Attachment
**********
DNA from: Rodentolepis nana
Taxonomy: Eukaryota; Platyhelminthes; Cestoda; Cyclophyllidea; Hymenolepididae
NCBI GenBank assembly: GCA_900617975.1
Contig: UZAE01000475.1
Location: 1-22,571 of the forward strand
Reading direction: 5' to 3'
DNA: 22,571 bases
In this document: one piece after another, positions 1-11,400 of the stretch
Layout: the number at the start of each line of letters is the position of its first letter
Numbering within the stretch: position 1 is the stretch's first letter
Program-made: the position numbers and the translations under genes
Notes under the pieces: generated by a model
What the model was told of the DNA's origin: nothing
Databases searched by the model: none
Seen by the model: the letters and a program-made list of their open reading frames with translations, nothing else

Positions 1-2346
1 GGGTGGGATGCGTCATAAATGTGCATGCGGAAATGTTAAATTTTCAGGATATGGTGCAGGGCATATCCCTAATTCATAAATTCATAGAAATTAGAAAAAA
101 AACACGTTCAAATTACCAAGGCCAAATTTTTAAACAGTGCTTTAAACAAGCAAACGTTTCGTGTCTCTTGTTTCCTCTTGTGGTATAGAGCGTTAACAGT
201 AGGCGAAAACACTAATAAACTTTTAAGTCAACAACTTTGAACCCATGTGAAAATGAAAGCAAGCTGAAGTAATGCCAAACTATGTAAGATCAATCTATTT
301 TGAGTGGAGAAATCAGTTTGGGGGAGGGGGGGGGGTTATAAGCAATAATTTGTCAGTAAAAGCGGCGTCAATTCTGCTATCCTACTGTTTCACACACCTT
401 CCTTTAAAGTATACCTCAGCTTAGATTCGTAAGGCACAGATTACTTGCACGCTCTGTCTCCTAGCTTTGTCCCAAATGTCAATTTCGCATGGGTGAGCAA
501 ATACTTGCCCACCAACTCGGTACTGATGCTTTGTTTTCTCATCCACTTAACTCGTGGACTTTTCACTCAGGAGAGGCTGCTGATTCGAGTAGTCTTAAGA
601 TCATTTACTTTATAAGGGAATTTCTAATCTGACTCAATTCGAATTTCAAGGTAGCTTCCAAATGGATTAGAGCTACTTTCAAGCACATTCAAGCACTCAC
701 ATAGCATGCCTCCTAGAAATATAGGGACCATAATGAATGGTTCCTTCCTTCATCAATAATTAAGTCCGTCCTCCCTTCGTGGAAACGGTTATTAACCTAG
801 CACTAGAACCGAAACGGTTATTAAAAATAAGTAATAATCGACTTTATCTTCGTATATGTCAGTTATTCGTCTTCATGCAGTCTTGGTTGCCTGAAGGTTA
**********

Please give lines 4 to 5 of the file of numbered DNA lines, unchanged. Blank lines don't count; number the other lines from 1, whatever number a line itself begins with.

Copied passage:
Contig: UZAE01000475.1
Location: 1-22,571 of the forward strand